For Hildegard of Bingen in the 12th century, to live ON earth was to be IN the earth, relying on the natural world – earth, air, fire, and water – for healing and wholeness.  The 17th-century Cartesian enlightenment put an end to that sense of wholeness.  Rational humanity was separated out from the non-rational – science from religion, animals and women from rational men.  The Western Christian Church acted very quickly to make certain that religion was just as rational as science, and the stage was set for literalizing metaphor, and completely missing the point.  And so today, we have this incredible insistence on the part of fundamentalist literalist Christians that the Earth is 6,000 years old, that dinosaurs shared the planet with humans, and other preposterous ideas from the Virgin Birth to resuscitated corpses walking out of tombs after three days.

Post-modern rationality has no time for such “magical” thinking.  We have come from a random game of life, set in motion by a physical law of attraction, and chance combinations of chemical elements determine our moral landscape.

In his recent book, Coming Back to Earth, Lloyd Geering talks about the future of religion given the post-modern, secular cosmology of the 21st century.  Geering suggests that our current situation is very similar to that pre-modern relationship to the Cosmos that Hildegard experienced back in the 12th century. First, Earth has reasserted its supremacy over humans. We can certainly see that our very existence as a species of Earth creature depends on whether or not the earth, the air, and the water continue to sustain us. Second, Earth is the mother of all life – at least of life on this planet. Third, Earth sustains all life. Geering’s point is that “even before we have achieved the ideal of a common humanity, we are challenged to acknowledge our oneness with all life, our connectedness with the planet.”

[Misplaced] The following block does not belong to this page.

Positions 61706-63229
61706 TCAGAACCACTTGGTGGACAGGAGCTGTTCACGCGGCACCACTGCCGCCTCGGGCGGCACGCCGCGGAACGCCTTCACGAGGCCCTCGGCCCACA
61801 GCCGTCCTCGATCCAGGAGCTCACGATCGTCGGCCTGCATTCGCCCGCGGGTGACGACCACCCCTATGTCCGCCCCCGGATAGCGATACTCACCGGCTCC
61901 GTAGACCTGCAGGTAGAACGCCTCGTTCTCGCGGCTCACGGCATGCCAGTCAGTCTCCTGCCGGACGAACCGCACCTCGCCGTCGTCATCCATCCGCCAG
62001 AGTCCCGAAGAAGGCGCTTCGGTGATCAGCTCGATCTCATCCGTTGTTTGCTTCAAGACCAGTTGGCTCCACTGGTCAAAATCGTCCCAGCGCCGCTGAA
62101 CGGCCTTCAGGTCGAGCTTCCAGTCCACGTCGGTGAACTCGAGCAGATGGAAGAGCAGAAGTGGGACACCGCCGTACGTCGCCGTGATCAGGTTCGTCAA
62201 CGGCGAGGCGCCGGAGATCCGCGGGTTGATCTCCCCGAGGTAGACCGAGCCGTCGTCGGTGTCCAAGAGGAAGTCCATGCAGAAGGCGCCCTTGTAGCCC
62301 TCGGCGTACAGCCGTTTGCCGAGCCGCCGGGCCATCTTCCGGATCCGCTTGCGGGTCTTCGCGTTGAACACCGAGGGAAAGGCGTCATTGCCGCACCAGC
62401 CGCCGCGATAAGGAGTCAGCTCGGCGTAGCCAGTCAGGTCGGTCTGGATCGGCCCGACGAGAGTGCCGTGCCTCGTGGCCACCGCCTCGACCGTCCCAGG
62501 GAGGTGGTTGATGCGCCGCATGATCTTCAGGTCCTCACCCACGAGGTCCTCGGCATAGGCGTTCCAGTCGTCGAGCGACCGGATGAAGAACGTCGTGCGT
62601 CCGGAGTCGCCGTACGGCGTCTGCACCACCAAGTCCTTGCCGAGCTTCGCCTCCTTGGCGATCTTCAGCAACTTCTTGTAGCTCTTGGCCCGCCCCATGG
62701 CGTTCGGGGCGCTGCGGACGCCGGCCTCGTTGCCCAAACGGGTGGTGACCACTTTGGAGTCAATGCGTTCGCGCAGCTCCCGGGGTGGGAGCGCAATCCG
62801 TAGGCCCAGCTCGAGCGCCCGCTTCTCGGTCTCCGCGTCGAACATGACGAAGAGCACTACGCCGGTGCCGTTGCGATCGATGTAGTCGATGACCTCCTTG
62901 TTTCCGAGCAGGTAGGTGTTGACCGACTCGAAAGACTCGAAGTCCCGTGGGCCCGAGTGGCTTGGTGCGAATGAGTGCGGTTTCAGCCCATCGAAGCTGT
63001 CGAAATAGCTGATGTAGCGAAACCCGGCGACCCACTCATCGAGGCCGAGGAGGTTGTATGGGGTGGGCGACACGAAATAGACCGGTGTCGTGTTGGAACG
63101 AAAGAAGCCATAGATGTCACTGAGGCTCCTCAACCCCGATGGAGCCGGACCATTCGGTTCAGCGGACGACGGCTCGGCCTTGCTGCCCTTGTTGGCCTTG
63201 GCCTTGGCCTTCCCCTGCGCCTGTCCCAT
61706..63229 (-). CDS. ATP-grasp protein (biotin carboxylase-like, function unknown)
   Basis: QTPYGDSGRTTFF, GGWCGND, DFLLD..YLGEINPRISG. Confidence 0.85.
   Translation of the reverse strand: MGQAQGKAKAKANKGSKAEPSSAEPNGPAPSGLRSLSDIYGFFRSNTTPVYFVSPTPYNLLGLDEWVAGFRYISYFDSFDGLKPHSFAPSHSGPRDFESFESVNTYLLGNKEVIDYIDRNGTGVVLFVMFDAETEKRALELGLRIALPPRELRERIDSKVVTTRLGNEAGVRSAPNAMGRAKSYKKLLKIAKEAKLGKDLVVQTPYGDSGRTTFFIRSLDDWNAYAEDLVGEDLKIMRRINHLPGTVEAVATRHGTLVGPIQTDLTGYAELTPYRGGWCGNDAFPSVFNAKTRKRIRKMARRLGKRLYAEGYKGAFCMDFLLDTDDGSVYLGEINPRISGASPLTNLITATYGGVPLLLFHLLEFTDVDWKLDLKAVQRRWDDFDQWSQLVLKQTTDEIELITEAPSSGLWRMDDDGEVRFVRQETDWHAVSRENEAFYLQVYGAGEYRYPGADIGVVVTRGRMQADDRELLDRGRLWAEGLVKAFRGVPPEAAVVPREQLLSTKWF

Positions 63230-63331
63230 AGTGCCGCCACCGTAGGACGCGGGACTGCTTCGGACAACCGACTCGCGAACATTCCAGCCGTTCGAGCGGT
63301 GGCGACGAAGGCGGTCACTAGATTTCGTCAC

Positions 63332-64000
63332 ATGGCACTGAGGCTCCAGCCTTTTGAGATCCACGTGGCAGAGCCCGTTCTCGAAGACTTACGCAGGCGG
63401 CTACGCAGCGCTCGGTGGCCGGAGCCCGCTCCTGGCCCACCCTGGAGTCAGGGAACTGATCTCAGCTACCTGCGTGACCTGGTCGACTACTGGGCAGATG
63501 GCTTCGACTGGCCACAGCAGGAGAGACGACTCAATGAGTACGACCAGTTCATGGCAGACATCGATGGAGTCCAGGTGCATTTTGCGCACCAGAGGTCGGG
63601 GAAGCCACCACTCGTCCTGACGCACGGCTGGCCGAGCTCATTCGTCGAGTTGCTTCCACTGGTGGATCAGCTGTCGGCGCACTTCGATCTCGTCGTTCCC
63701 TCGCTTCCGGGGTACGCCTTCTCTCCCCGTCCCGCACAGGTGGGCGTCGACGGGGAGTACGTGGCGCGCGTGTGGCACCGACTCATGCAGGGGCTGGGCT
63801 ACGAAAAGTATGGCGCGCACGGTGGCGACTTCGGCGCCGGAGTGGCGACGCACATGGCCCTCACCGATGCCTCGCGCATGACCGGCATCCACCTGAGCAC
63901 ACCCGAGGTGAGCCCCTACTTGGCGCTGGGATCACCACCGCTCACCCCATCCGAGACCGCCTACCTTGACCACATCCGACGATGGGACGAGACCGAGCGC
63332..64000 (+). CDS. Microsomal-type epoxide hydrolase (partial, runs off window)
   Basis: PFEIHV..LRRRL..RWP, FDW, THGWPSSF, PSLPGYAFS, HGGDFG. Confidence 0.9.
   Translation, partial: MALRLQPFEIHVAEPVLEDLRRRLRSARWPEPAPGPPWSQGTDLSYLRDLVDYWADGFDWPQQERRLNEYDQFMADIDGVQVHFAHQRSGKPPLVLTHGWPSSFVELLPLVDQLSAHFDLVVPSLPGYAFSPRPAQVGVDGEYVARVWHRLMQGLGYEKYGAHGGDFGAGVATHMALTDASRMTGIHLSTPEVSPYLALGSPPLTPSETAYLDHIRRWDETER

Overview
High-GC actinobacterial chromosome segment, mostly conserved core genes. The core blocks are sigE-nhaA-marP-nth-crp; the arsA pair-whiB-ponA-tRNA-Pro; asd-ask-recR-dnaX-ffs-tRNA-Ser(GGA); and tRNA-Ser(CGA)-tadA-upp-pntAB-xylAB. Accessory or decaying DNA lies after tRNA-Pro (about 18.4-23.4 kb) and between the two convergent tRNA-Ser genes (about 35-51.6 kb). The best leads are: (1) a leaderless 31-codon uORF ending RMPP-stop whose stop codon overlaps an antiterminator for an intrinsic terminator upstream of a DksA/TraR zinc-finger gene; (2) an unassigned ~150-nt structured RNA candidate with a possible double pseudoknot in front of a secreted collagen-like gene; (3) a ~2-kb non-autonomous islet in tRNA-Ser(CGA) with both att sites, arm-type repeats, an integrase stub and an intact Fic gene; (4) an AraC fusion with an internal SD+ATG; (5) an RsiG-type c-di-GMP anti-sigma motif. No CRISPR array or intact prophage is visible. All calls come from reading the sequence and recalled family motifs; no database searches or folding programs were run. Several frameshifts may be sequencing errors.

This sense of connection and relationship is what leads to “reenchantment” or “entrancement”: That is, the cultivation of a sense of ourselves as existing in a matrix – a context – a wholeness — a relationship to the natural world that we cannot be separated from.  When we experience that, then we might begin to experience the power of the earth, the wind, the fire as a presence that is both within and without, that is accessible to us at a spiritual level.  It is a sense of a reality that is other than our own human reality.  We can realize a mutual give-and-take with the powers of earth, air, fire, and water.  We can experience that some other reality than our own is active – perhaps even aware.

In the 1992 Universe Story, Brian Swimme and Thomas Berry insist that “Without entrancement within this new context of existence it is unlikely that the human community will have the psychic energy needed for the renewal of the Earth.  This entrancement comes from the immediate communion of the human with the natural world, a capacity to appreciate the ultimate subjectivity and spontaneities within every form of natural being. . .”

Matthew’s Jesus, at the end of his “sermon on the mount” reminds listeners that they have nothing to fear.  He tells them to look at the lilies and the birds and to trust God.

As Superstorm Sandy spins away into the diaspora of Northern winter weather, the lesson is to trust the cycle of life and death, coalescence and destruction, and embrace the fact that we are part of the process.